Sec. 2. Policy. (a) It is the policy of the United States to prosecute to the fullest extent permitted under Federal law, and as appropriate, any person or any entity that destroys, damages, vandalizes, or desecrates a monument, memorial, or statue within the United States or otherwise vandalizes government property. The desire of the Congress to protect Federal property is clearly reflected in section 1361 of title 18, United States Code, which authorizes a penalty of up to 10 years’ imprisonment for the willful injury of Federal property. More recently, under the Veterans’ Memorial Preservation and Recognition Act of 2003, section 1369 of title 18, United States Code, the Congress punished with the same penalties the destruction of Federal and in some cases State-maintained monuments that honor military veterans. Other criminal statutes, such as the Travel Act, section 1952 of title 18, United States Code, permit prosecutions of arson damaging monuments, memorials, and statues on State grounds in some cases. Civil statutes like the Public System Resource Protection Act, section 100722 of title 54, United States Code, also hold those who destroy certain Federal property accountable for their offenses. The Federal Government will not tolerate violations of these and other laws.
(b) It is the policy of the United States to prosecute to the fullest extent permitted under Federal law, and as appropriate, any person or any entity that participates in efforts to incite violence or other illegal activity in connection with the riots and acts of vandalism described in section 1 of this order. Numerous Federal laws, including section 2101 of title 18, United States Code, prohibit the violence that has typified the past few weeks in some cities. Other statutes punish those who participate in or assist the agitators who have coordinated these lawless acts. Such laws include section 371 of title 18, United States Code, which criminalizes certain conspiracies to violate Federal law, section 2 of title 18, United States Code, which punishes those who aid or abet the commission of Federal crimes, and section 2339A of title 18, United States Code, which prohibits as material support to terrorism efforts to support a defined set of Federal crimes. Those who have joined in recent violent acts around the United States will be held accountable.Executive Order on Protecting American Monuments, Memorials, and Statues and Combating Recent Criminal Violence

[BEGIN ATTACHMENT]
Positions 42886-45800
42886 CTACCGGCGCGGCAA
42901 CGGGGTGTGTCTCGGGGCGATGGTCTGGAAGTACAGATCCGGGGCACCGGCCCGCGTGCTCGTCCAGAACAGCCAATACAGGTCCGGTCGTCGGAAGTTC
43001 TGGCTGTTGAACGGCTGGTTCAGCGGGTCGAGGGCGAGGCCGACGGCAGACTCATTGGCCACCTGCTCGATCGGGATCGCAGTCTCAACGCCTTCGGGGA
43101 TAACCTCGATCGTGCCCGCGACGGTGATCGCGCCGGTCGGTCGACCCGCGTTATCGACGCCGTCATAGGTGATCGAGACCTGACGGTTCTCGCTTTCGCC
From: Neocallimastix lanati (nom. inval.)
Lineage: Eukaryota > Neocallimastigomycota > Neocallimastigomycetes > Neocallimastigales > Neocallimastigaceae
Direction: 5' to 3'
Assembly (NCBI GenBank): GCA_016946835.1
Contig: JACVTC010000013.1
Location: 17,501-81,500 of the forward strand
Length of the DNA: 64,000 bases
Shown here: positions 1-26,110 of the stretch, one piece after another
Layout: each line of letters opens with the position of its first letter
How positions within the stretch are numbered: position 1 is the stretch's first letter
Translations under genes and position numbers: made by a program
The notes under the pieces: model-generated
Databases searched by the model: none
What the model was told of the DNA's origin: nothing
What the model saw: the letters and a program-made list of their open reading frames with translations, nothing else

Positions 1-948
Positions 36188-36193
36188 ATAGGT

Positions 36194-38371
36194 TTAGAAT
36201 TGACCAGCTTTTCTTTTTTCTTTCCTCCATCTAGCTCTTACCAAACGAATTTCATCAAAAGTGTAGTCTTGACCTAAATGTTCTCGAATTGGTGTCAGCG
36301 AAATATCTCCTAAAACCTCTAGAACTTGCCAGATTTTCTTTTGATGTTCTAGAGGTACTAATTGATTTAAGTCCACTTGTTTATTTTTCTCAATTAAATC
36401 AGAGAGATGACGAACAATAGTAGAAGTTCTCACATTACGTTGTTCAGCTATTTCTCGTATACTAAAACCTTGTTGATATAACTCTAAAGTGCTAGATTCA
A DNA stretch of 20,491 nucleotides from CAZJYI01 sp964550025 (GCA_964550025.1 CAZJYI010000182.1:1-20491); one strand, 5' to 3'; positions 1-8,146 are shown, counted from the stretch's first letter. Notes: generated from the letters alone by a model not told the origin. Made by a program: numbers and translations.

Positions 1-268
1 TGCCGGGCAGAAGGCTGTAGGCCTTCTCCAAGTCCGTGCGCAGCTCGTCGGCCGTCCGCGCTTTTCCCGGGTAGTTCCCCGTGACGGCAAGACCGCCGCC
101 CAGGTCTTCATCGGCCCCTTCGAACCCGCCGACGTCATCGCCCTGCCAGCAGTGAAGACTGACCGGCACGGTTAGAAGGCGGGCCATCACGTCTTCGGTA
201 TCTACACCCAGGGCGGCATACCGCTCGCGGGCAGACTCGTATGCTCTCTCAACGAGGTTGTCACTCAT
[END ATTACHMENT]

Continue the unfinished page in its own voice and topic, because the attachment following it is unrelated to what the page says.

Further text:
On the high end, charges of civil disorder, interfering with law enforcement, or inciting a riot could all be possible, up to seditious conspiracy — a federal charge punishable by up to 20 years in prison, he said. That latter charge seemed most appealing to two professors of Western Michigan University’s Cooley Law School. It reads:What is Sedition? US Capitol breach was ‘almost textbook’ example legal expert says – Janurary 7, 2021
“If two or more persons in any State or Territory, or in any place subject to the jurisdiction of the United States, conspire to overthrow, put down, or to destroy by force the Government of the United States, or to levy war against them, or to oppose by force the authority thereof, or by force to prevent, hinder, or delay the execution of any law of the United States, or by force to seize, take, or possess any property of the United States contrary to the authority thereof, they shall each be fined under this title or imprisoned not more than twenty years, or both.”
The phrase “delay the execution of the law” is key, and what was seen from some of the Trump supporters Wednesday, said Devin Schindler, a law professor who once clerked for the 9th Circuit Court of Appeals.
UPDATE: The FBI is seeking information that will assist in identifying individuals who are actively instigating violence in Washington, D.C.
If you have witnessed unlawful violent actions, or have any information about the cases below, we urge you to submit any information, photos, or videos that could be relevant at fbi.gov/USCapitol. You may also call 1-800-CALL-FBI (1-800-225-5324) to verbally report tips and/or information related to this investigation. If you do not have an attachment but have information to provide, please submit it at tips.fbi.gov.